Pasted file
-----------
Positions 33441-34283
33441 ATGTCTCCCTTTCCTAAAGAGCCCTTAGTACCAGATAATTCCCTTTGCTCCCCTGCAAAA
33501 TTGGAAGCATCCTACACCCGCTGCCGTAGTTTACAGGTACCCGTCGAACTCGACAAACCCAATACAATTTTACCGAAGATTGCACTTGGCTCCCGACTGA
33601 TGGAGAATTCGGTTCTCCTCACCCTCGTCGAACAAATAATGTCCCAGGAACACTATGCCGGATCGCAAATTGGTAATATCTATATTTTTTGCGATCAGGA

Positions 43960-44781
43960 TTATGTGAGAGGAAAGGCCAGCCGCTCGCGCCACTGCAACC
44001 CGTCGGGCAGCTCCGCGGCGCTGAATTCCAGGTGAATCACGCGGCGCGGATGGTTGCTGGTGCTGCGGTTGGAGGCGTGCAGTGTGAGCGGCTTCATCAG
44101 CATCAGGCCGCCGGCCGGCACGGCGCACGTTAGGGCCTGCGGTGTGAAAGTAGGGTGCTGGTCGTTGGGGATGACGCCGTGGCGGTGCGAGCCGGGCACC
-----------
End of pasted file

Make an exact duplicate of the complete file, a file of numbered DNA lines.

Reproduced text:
Positions 33441-34283
33441 ATGTCTCCCTTTCCTAAAGAGCCCTTAGTACCAGATAATTCCCTTTGCTCCCCTGCAAAA
33501 TTGGAAGCATCCTACACCCGCTGCCGTAGTTTACAGGTACCCGTCGAACTCGACAAACCCAATACAATTTTACCGAAGATTGCACTTGGCTCCCGACTGA
33601 TGGAGAATTCGGTTCTCCTCACCCTCGTCGAACAAATAATGTCCCAGGAACACTATGCCGGATCGCAAATTGGTAATATCTATATTTTTTGCGATCAGGA

Positions 43960-44781
43960 TTATGTGAGAGGAAAGGCCAGCCGCTCGCGCCACTGCAACC
44001 CGTCGGGCAGCTCCGCGGCGCTGAATTCCAGGTGAATCACGCGGCGCGGATGGTTGCTGGTGCTGCGGTTGGAGGCGTGCAGTGTGAGCGGCTTCATCAG
44101 CATCAGGCCGCCGGCCGGCACGGCGCACGTTAGGGCCTGCGGTGTGAAAGTAGGGTGCTGGTCGTTGGGGATGACGCCGTGGCGGTGCGAGCCGGGCACC